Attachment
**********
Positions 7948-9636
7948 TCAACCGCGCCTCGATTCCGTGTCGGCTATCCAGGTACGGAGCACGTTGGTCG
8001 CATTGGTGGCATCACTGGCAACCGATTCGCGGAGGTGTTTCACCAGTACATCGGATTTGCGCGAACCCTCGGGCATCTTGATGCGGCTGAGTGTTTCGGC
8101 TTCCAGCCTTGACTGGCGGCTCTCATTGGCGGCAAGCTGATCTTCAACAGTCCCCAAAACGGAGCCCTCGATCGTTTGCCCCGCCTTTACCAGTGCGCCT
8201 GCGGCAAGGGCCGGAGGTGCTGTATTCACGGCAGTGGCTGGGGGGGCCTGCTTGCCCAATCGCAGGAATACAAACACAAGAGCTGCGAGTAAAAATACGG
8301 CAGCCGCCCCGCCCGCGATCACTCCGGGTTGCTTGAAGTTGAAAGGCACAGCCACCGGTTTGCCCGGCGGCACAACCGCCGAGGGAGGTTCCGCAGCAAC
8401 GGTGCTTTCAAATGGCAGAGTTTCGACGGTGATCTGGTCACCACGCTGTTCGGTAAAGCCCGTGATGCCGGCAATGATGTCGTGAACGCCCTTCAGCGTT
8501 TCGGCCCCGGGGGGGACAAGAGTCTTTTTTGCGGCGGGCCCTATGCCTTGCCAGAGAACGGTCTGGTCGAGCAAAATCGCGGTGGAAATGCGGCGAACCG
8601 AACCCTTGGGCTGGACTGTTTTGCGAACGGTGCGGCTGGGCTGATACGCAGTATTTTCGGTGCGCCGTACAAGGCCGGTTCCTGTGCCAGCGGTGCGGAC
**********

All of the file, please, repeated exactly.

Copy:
Positions 7948-9636
7948 TCAACCGCGCCTCGATTCCGTGTCGGCTATCCAGGTACGGAGCACGTTGGTCG
8001 CATTGGTGGCATCACTGGCAACCGATTCGCGGAGGTGTTTCACCAGTACATCGGATTTGCGCGAACCCTCGGGCATCTTGATGCGGCTGAGTGTTTCGGC
8101 TTCCAGCCTTGACTGGCGGCTCTCATTGGCGGCAAGCTGATCTTCAACAGTCCCCAAAACGGAGCCCTCGATCGTTTGCCCCGCCTTTACCAGTGCGCCT
8201 GCGGCAAGGGCCGGAGGTGCTGTATTCACGGCAGTGGCTGGGGGGGCCTGCTTGCCCAATCGCAGGAATACAAACACAAGAGCTGCGAGTAAAAATACGG
8301 CAGCCGCCCCGCCCGCGATCACTCCGGGTTGCTTGAAGTTGAAAGGCACAGCCACCGGTTTGCCCGGCGGCACAACCGCCGAGGGAGGTTCCGCAGCAAC
8401 GGTGCTTTCAAATGGCAGAGTTTCGACGGTGATCTGGTCACCACGCTGTTCGGTAAAGCCCGTGATGCCGGCAATGATGTCGTGAACGCCCTTCAGCGTT
8501 TCGGCCCCGGGGGGGACAAGAGTCTTTTTTGCGGCGGGCCCTATGCCTTGCCAGAGAACGGTCTGGTCGAGCAAAATCGCGGTGGAAATGCGGCGAACCG
8601 AACCCTTGGGCTGGACTGTTTTGCGAACGGTGCGGCTGGGCTGATACGCAGTATTTTCGGTGCGCCGTACAAGGCCGGTTCCTGTGCCAGCGGTGCGGAC